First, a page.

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Outside the entrance to the mall stands an odd sculpture, beckoning people to approach it. It’s a leaning tower of books–moldering, wrinkling, fraying books. Hard-bound and paperback cling to an Eiffel-shaped structure. Books such as Funk and Wagnalls Family Health (circa 1970), The Forgotten Beasts of Eld (circa 1950?), and The Norman Conquest (1940?). Goldenrod fabric hard-bound books and black-and-white glossies are deemed too old, uninteresting, out of touch, and so they have become art subject to wind, rain, pollen, and passersby.
This sculpture stands because our local library has recently been displaced during a period of renovations. Now you can grab a pizza, get your nails done, and check out a book.
I went inside the library to the YA section. As I sought the hottest books, kneeling in the stacks, I felt my knees pop and crack. I had to be careful I didn’t tweak the one I injured back in the day, at 33. I wondered as I searched the shelves if people think I’m a mom seeking novels for her teen.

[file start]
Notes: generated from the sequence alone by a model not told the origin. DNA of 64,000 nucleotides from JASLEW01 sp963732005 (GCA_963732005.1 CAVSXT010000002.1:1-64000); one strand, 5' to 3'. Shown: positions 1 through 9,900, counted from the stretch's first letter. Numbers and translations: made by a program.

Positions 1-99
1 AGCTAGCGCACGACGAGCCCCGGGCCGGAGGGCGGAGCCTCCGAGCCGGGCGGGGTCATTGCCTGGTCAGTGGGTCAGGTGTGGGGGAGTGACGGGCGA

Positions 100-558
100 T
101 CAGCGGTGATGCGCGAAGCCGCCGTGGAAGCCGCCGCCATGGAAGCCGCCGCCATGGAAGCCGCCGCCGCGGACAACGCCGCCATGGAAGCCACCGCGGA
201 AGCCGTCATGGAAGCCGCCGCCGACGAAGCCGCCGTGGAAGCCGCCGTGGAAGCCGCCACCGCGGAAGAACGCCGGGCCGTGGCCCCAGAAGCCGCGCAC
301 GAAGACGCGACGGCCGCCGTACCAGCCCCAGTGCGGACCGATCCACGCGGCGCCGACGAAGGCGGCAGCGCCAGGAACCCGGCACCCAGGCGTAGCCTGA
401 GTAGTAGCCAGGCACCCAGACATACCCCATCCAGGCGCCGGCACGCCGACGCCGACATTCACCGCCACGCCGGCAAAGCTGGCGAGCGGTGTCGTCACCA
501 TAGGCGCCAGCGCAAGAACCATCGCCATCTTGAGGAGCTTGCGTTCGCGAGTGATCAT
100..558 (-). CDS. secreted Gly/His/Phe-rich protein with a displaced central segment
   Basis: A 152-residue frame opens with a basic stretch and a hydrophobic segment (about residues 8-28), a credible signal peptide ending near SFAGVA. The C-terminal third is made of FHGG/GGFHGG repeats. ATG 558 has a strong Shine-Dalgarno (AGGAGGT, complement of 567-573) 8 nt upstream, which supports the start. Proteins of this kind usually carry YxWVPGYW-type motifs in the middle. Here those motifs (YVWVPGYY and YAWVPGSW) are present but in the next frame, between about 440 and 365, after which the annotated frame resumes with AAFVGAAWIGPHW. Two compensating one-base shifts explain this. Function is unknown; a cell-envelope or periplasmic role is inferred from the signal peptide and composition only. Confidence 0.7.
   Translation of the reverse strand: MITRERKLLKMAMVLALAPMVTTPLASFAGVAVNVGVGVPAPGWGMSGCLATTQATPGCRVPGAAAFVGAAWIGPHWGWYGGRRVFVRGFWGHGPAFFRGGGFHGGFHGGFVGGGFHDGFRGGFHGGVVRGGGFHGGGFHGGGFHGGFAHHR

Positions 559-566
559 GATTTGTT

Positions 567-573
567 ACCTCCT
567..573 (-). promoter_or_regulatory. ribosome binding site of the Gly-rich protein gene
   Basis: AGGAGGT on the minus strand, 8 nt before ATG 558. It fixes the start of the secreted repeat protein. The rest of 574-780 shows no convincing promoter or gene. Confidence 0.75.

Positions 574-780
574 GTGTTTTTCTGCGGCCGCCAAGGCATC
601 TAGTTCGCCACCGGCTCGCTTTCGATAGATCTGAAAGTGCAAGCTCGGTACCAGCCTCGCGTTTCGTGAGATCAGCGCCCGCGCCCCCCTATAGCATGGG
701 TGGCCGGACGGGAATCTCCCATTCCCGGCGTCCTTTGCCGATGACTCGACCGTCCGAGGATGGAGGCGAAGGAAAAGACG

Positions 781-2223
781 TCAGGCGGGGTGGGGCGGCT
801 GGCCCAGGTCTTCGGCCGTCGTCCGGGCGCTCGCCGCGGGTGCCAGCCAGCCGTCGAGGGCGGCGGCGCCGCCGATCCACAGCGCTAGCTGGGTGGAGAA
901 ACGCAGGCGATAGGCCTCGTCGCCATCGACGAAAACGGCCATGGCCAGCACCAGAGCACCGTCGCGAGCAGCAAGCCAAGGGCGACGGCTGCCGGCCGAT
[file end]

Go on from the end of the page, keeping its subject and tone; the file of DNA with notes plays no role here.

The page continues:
I’m aging. We’re all aging. That was my unoriginal thought being at the library today. It’s also my thought looking at my manuscript. Time is passing. Sweat’s poured into the thing, warping some of the pages. On the cover blooms the mold of many opinions–some good, some not so good.
One day very soon, when I have the strength in my bones, I’ll make a decision about this work of art. For now, I must stand tall and lean into the wind, hoping there are answers for old things, retro things that might still have a tale to tell.